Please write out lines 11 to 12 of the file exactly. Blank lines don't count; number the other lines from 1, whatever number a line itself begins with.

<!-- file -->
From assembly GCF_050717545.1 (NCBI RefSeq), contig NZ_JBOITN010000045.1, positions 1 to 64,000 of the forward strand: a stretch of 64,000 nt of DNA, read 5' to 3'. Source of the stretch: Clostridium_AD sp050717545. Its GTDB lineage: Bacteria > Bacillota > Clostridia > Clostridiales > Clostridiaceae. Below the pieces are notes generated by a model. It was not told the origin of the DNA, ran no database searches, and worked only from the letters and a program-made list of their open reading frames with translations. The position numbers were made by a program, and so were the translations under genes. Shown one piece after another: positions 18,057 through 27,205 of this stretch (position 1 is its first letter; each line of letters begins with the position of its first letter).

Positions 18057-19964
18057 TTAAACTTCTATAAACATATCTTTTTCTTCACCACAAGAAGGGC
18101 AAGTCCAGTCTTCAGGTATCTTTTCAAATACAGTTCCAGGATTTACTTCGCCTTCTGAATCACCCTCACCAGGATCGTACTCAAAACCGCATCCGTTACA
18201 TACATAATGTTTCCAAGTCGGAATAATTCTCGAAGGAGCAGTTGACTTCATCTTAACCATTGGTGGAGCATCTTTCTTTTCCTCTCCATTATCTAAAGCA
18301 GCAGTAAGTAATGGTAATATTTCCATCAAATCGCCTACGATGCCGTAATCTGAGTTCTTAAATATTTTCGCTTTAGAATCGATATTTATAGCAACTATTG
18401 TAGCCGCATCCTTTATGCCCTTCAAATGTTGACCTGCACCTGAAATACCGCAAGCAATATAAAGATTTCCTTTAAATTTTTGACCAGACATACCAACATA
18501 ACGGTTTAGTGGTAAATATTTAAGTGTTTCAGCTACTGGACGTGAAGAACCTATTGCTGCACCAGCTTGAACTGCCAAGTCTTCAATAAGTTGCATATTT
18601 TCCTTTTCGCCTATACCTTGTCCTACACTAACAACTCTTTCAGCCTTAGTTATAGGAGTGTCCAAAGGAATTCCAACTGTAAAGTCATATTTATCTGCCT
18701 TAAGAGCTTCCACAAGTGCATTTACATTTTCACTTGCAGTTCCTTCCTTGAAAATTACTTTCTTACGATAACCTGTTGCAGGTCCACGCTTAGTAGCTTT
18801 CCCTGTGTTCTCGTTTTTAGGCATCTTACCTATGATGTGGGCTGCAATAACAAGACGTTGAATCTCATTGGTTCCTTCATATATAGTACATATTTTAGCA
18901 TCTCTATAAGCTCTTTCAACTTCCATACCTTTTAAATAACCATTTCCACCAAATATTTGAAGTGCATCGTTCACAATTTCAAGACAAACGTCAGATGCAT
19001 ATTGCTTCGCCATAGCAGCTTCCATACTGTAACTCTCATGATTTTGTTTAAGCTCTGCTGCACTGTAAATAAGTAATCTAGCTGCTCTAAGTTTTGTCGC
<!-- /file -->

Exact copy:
18801 CCCTGTGTTCTCGTTTTTAGGCATCTTACCTATGATGTGGGCTGCAATAACAAGACGTTGAATCTCATTGGTTCCTTCATATATAGTACATATTTTAGCA
18901 TCTCTATAAGCTCTTTCAACTTCCATACCTTTTAAATAACCATTTCCACCAAATATTTGAAGTGCATCGTTCACAATTTCAAGACAAACGTCAGATGCAT